ephemeral_block_device.#:     "" => "<computed>"
  instance_state:               "" => "<computed>"
  instance_type:                "" => "t2.nano"
  ipv6_address_count:           "" => "<computed>"
  ipv6_addresses.#:             "" => "<computed>"
  key_name:                     "" => "<computed>"
  network_interface.#:          "" => "<computed>"
  network_interface_id:         "" => "<computed>"
  placement_group:              "" => "<computed>"
  primary_network_interface_id: "" => "<computed>"
  private_dns:                  "" => "<computed>"
  private_ip:                   "" => "<computed>"
  public_dns:                   "" => "<computed>"
  public_ip:                    "" => "<computed>"
  root_block_device.#:          "" => "<computed>"
  security_groups.#:            "" => "<computed>"
  source_dest_check:            "" => "true"
  subnet_id:                    "" => "<computed>"
  tags.%:                       "" => "3"
  tags.Name:                    "" => "dynamic-aws-creds-consumer"
  tags.TTL:                     "" => "1h"
  tags.owner:                   "" => "dynamic-aws-creds-consumer-guide"
  tenancy:                      "" => "<computed>"
  volume_tags.%:                "" => "<computed>"
  vpc_security_group_ids.#:     "" => "<computed>"
aws_instance.main: Still creating... (10s elapsed)
aws_instance.main: Still creating... (20s elapsed)
aws_instance.main: Creation complete after 25s (ID: i-0c47c6d46f0a71fb8)

Apply complete! Resources: 1 added, 0 changed, 0 destroyed.

The state of your infrastructure has been saved to the path
below. This state is required to modify and destroy your
infrastructure, so keep it safe. To inspect the complete state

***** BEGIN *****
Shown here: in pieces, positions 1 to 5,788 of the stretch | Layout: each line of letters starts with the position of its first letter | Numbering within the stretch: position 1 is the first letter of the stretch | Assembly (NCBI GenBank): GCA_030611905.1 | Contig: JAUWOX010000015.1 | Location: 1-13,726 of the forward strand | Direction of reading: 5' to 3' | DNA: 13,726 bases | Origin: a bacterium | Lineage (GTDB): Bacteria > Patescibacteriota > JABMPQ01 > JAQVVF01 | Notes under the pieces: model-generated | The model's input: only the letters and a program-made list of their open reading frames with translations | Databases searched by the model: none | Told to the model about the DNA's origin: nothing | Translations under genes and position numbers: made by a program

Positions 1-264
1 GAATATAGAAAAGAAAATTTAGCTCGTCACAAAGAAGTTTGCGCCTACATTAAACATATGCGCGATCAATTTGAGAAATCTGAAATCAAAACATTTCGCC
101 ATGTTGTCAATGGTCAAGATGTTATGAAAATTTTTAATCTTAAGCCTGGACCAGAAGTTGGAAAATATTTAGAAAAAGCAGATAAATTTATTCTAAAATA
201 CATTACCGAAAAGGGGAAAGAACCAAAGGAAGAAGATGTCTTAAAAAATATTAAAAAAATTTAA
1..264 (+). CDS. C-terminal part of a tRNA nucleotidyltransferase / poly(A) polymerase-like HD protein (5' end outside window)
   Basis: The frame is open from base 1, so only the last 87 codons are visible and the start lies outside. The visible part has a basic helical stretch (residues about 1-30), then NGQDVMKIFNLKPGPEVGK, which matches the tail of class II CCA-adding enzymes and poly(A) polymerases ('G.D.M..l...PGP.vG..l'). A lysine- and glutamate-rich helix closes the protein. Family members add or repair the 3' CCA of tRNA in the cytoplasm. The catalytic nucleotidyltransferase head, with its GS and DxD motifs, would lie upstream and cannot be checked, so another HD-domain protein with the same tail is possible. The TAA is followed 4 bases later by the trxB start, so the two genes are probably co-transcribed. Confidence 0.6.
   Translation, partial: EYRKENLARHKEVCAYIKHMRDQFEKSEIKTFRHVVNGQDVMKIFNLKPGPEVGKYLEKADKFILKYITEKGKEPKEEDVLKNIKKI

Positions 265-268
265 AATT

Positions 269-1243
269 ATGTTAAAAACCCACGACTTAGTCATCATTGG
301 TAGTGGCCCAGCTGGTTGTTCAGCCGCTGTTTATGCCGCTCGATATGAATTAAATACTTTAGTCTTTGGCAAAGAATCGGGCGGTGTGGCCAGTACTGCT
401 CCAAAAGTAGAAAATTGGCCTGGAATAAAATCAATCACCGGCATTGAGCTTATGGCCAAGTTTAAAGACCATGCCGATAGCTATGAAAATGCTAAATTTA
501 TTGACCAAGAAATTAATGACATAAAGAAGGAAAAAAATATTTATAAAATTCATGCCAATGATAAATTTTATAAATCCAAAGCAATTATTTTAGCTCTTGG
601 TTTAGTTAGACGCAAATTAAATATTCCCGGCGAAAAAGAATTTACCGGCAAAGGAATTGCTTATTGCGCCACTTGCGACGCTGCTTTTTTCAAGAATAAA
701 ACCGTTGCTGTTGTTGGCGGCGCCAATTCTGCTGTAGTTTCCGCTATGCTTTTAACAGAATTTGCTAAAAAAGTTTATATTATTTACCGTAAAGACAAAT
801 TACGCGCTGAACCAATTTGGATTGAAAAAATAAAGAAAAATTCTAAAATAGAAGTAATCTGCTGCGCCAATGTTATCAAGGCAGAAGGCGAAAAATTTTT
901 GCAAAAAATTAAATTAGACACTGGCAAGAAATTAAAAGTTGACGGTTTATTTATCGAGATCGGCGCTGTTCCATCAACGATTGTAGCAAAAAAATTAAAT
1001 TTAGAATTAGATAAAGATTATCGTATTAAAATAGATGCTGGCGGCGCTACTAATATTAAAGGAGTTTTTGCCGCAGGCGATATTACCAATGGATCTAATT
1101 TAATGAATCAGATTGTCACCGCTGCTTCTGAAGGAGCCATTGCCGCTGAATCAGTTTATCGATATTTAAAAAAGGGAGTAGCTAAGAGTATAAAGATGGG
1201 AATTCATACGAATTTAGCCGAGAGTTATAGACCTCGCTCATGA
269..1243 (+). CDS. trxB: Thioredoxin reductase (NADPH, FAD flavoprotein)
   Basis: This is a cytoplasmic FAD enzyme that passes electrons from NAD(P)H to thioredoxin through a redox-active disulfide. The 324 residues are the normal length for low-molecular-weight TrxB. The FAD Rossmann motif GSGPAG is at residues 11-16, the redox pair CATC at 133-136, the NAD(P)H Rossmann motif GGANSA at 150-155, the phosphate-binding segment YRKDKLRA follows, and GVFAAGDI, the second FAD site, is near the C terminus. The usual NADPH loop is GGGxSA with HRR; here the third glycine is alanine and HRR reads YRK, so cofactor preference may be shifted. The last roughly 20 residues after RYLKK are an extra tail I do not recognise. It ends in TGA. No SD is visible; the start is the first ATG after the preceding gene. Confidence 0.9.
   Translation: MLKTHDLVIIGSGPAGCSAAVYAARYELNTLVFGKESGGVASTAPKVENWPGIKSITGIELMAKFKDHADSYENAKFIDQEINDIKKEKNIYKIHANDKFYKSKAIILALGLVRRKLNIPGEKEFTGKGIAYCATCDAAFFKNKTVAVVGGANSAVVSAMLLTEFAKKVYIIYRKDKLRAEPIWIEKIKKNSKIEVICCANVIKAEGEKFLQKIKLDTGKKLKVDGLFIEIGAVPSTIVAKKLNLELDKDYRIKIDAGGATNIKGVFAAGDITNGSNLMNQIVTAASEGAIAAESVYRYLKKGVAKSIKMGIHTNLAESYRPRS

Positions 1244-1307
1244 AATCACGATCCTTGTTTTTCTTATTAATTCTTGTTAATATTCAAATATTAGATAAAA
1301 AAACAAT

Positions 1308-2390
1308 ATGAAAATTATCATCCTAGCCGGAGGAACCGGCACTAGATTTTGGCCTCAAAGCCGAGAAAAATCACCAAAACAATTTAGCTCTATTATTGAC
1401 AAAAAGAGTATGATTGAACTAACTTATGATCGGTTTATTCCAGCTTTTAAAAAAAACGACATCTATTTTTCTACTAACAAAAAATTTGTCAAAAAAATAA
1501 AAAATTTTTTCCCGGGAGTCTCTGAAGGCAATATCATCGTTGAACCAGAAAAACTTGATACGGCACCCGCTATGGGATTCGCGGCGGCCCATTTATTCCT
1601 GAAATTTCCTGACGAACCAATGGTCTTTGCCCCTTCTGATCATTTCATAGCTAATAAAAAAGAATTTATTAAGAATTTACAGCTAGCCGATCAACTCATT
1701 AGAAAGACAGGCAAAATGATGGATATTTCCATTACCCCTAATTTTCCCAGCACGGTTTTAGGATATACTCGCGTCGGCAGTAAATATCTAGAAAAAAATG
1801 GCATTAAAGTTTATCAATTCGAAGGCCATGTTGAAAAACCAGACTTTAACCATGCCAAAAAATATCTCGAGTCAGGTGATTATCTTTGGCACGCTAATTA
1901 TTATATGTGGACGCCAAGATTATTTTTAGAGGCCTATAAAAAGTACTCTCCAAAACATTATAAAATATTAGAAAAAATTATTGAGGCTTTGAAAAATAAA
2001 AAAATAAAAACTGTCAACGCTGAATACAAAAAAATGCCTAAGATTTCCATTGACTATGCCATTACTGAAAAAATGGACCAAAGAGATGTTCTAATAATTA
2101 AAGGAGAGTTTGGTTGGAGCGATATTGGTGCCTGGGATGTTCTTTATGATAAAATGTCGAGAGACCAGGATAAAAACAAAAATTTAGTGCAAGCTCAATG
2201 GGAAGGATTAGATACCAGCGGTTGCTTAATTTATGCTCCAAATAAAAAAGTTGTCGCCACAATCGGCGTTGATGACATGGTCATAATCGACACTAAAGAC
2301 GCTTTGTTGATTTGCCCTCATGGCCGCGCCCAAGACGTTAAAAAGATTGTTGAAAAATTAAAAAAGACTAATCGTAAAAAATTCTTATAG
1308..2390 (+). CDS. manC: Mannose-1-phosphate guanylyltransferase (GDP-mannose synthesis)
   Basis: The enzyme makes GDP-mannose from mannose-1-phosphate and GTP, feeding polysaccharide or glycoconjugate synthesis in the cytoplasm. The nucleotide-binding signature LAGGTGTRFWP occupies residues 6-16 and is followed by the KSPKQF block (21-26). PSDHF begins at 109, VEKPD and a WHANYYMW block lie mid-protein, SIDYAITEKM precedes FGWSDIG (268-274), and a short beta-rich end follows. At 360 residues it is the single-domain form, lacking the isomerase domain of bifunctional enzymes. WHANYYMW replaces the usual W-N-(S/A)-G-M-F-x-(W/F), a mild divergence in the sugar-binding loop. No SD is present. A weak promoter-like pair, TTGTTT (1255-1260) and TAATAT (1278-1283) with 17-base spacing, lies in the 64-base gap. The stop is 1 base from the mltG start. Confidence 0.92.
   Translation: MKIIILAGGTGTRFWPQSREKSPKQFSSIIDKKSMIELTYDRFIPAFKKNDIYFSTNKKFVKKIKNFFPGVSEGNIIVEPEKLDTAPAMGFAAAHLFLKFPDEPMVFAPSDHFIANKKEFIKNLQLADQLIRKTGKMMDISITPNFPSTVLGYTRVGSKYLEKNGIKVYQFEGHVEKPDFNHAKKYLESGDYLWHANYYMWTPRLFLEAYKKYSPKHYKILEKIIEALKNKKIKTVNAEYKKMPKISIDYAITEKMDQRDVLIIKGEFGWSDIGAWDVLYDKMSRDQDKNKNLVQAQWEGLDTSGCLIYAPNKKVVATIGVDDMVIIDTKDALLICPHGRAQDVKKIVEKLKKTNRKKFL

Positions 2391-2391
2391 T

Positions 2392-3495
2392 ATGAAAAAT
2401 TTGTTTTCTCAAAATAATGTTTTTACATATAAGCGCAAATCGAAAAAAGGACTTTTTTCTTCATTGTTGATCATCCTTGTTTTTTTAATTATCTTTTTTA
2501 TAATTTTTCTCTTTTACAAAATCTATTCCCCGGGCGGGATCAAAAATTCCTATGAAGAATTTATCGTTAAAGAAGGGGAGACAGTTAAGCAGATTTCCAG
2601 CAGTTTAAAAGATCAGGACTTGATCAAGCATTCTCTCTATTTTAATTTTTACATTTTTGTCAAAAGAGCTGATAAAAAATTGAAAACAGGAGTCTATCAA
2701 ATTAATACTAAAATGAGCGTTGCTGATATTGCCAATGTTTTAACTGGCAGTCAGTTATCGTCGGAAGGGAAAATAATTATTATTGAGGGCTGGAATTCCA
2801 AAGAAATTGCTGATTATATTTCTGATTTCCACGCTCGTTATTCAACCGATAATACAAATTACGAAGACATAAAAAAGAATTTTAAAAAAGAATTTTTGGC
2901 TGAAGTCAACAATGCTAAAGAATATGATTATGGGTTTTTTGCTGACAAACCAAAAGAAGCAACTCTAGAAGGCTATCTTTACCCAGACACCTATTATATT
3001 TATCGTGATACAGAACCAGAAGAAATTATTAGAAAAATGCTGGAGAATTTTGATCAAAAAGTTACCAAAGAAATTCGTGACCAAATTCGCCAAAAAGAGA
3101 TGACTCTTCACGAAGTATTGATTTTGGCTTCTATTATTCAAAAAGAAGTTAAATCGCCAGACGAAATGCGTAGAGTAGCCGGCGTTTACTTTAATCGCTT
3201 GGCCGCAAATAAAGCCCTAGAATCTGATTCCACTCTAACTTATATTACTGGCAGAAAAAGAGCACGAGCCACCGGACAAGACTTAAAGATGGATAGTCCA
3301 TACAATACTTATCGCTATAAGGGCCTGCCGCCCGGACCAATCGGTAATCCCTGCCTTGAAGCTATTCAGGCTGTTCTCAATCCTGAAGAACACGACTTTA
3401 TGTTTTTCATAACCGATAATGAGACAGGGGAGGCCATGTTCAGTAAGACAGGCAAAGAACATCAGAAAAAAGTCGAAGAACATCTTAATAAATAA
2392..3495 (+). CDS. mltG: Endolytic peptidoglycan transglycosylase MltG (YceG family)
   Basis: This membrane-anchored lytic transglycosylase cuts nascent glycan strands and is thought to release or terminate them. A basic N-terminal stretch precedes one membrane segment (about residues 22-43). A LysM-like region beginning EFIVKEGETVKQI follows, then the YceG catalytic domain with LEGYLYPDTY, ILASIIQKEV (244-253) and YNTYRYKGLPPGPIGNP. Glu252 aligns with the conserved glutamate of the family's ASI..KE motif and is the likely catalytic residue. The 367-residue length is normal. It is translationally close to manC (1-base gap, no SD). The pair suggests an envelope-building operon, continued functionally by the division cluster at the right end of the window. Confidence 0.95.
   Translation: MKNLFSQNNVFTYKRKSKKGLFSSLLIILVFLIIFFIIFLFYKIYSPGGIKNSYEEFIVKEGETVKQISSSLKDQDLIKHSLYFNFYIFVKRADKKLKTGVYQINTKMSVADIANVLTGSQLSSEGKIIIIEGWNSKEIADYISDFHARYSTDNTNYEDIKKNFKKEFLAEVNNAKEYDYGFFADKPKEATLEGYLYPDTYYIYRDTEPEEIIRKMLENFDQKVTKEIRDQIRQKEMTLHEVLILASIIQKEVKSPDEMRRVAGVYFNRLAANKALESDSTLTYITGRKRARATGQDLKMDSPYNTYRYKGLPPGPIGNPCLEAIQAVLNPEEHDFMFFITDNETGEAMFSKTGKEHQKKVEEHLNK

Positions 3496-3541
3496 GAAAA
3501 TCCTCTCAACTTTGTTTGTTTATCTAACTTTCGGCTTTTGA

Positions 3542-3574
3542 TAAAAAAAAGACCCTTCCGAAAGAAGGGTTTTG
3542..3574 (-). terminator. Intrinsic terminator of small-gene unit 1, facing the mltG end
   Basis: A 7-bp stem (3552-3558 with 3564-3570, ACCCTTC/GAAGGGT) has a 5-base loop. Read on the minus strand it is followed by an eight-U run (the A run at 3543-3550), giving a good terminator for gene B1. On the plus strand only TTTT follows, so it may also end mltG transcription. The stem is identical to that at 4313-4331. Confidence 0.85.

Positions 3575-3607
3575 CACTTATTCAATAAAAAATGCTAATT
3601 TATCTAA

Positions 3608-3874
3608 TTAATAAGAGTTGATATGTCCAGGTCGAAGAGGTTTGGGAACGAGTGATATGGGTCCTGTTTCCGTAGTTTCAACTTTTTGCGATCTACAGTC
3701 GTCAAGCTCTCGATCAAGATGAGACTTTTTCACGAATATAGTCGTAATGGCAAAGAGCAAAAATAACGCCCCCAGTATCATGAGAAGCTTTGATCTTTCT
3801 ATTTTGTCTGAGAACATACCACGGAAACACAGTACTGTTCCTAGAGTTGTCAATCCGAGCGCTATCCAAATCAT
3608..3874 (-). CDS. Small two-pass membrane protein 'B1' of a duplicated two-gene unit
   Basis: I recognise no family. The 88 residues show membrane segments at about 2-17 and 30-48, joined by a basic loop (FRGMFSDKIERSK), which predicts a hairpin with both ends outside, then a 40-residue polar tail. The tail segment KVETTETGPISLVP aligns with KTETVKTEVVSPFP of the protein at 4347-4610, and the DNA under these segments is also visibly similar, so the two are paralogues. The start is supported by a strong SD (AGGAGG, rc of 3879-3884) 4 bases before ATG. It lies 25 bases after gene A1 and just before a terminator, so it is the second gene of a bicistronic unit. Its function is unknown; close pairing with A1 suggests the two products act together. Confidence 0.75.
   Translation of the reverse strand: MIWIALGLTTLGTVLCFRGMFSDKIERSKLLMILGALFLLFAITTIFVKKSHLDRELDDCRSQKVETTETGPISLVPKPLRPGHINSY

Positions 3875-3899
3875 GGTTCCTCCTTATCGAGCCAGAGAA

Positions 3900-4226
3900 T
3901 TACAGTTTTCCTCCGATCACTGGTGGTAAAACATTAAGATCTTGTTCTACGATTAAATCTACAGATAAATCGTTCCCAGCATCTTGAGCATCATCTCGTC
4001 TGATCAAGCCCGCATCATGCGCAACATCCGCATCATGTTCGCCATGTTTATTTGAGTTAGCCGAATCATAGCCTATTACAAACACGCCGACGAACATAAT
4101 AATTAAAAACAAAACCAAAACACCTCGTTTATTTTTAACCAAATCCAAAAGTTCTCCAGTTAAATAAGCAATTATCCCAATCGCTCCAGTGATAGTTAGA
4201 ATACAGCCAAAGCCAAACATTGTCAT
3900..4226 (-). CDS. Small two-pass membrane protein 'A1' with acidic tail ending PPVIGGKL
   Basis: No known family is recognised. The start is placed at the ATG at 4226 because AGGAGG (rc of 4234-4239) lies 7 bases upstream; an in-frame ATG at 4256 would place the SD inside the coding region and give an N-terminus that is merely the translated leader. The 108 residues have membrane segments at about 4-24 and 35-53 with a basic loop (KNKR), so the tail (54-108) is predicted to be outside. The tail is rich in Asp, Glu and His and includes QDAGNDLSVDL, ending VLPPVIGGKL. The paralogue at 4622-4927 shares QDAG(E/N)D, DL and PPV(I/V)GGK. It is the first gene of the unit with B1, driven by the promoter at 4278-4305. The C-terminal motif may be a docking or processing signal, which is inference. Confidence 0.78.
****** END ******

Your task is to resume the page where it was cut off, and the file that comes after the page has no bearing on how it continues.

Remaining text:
use the `terraform show` command.

State path: terraform.tfstate

Voila, our "Consumer" has successfully created the EC2 Instance resource without ever having long-lived AWS credentials locally.

"Consumer" to Destroy EC2 Instance

Now let's cleanup the EC2 Instance created by Terraform. After destroying, you can check in the AWS Console to verify they were deleted. You should also have seen another set of IAM credentials get generated to run the terraform destroy operation.

$ terraform destroy

data.terraform_remote_state.producer: Refreshing state...
data.vault_aws_access_credentials.creds: Refreshing state...
data.aws_ami.ubuntu: Refreshing state...
aws_instance.main: Refreshing state... (ID: i-0c47c6d46f0a71fb8)
aws_instance.main: Destroying... (ID: i-0c47c6d46f0a71fb8)
aws_instance.main: Still destroying... (ID: i-0c47c6d46f0a71fb8, 10s elapsed)
aws_instance.main: Still destroying... (ID: i-0c47c6d46f0a71fb8, 20s elapsed)
aws_instance.main: Destruction complete after 21s

Destroy complete! Resources: 1 destroyed.

"Producer" IAM Policy Update Plan

Now let's say the "Producer" wanted to scope the "Consumers" IAM policy to only allow them to create iam resources with Terraform, but not ec2 instances.